Tactical Aviation

The most expensive plane crash in history cost the Air Force $1.4 billion

most expensive plane crash
The crashed Spirit of Kansas.

The United States maintains a continuous bomber presence in the Indo-Asia-Pacific region to enhance security among its regional allies and maintain an effective deterrent among its enemies. The continuous bomber presence deploys aircraft from all across the United States, including the normally reliable (and expensive) B-2 Spirit, America’s stealth bomber

The only time a B-2 Bomber has ever crashed, it was during this continuous mission. It crashed shortly after takeoff from Andersen Air Force Base on Guam, and resulted in the entire continuous bomber operation being temporarily halted. The aircraft was a total loss, though the pilots survived, and remains the most expensive airplane crash ever. 

It might come as a surprise to many that the F-35 Joint Strike Fighter isn’t the most expensive airplane in the world, or even in the U.S. arsenal. The F-35 is actually just the third most expensive airplane in the world, and it’s a good thing, too, because each of the three F-35 crashes would have been competing for the top spot on the list of most expensive aircraft crashes. 

When Britain’s Royal Air Force lost an F-35 in the Mediterranean Sea in 2021, it cost the RAF $120 million. A Marine Corps F-35B that crashed in South Carolina in 2018 cost $115 million. A Navy F-35C that fell into the South China Sea in 2022 was worth more than $100 million. For comparison, the most expensive non-F-35 crash from a foreign power was the December 2021 downing of a Russian SU-57 stealth fighter. 

With this kind of money at stake, it’s easy to see why the commander of a Bomb Wing might ground an entire operation until the Air Force could determine why a B-2 Spirit crashed on takeoff to support that mission.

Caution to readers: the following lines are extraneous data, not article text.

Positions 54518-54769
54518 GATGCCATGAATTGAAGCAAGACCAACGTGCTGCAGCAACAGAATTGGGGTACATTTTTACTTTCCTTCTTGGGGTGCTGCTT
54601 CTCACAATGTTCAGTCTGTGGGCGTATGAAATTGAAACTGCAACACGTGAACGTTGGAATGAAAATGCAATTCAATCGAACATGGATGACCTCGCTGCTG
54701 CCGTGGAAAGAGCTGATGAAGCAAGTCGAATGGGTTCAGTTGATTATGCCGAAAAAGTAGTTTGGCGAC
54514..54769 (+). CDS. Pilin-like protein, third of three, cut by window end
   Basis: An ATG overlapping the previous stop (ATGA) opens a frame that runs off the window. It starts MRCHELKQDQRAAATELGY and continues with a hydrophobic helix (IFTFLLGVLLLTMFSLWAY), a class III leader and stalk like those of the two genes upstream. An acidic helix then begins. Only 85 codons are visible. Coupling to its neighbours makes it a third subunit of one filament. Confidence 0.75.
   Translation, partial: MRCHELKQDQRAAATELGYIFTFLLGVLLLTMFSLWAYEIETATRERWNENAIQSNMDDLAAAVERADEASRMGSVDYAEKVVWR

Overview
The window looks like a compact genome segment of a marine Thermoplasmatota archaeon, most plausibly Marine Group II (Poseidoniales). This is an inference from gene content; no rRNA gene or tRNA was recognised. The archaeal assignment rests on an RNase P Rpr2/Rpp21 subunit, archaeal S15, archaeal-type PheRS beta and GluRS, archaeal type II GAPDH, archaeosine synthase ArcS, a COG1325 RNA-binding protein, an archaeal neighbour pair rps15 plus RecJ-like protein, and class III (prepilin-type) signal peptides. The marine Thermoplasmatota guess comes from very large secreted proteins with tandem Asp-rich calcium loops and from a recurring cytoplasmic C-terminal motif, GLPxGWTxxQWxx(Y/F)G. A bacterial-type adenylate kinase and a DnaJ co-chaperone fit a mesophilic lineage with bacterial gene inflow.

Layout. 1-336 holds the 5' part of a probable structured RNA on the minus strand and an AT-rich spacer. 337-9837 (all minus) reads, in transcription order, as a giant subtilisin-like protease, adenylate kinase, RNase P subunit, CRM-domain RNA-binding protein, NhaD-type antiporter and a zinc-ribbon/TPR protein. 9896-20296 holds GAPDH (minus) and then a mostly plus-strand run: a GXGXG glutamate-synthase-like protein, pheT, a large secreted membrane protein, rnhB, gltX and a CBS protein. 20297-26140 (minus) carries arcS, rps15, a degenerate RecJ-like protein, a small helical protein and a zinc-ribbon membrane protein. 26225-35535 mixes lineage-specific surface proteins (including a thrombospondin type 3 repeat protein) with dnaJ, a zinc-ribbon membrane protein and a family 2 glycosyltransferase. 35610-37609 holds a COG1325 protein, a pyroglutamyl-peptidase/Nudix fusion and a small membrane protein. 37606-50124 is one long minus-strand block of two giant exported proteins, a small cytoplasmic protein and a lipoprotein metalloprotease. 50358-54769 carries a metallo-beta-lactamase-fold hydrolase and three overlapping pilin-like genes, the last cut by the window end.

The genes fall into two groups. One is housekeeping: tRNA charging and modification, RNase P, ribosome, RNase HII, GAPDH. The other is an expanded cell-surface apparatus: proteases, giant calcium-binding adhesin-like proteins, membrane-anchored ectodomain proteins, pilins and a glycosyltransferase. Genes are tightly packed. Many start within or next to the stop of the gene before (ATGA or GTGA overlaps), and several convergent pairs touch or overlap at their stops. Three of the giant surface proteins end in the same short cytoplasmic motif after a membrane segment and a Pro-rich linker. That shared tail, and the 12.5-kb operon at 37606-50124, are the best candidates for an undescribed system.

most expensive plane crash b-2
Spirit of Kansas, the USAF Northrop Grumman B-2 Spirit involved in the accident, seen on 19 July 1997.

On February 23, 2008, the B-2 Spirit known as “Spirit of Kansas” took off in support of the continuous bomber presence mission. It had already flown from its home base at Whiteman Air Force Base, Missouri to Guam, and flown the mission for four months. It was supposed to be headed back to Missouri soon. The plane itself had more than 5,000 flying hours under its belt. There was no reason to think it might crash on takeoff.

As it took off, the plane became unwieldy and, despite the best efforts of both pilots, the plane’s wingtips touched the ground. Both pilots were forced to eject before the plane was destroyed. Both were sent to the hospital, and one was released with no injuries. The other recovered after a short stay. The general in charge grounded all B-2 Spirit bombers supporting the continuous bomber mission. 

The crash cost the Air Force $1.4 billion ($1.95 billion in 2023). It was the first operational loss of a B-2 Spirit bomber and the most expensive airplane crash ever, even though only the plane itself was destroyed. 

The stealth bomber was first developed during the Cold War as a way to attack deep inside the Soviet Union without being seen. The bomber took so long to develop that by the time it was ready for production, the Soviet Union didn’t exist anymore. Instead of buying 132 bombers, Congress allowed for the purchase of just 21, ballooning the per unit cost of the plane to $737 million ($1.3 billion in 2023).

But that’s not the end. Retrofitting, adjustments, spare parts, software, and all the associated costs that go into producing a plane over that period of time meant an average total cost of $929 million each. It’s a good thing that the Spirit of Kansas is the only B-2 to ever crash – so far, its biggest bomb threat is to America’s pocketbook.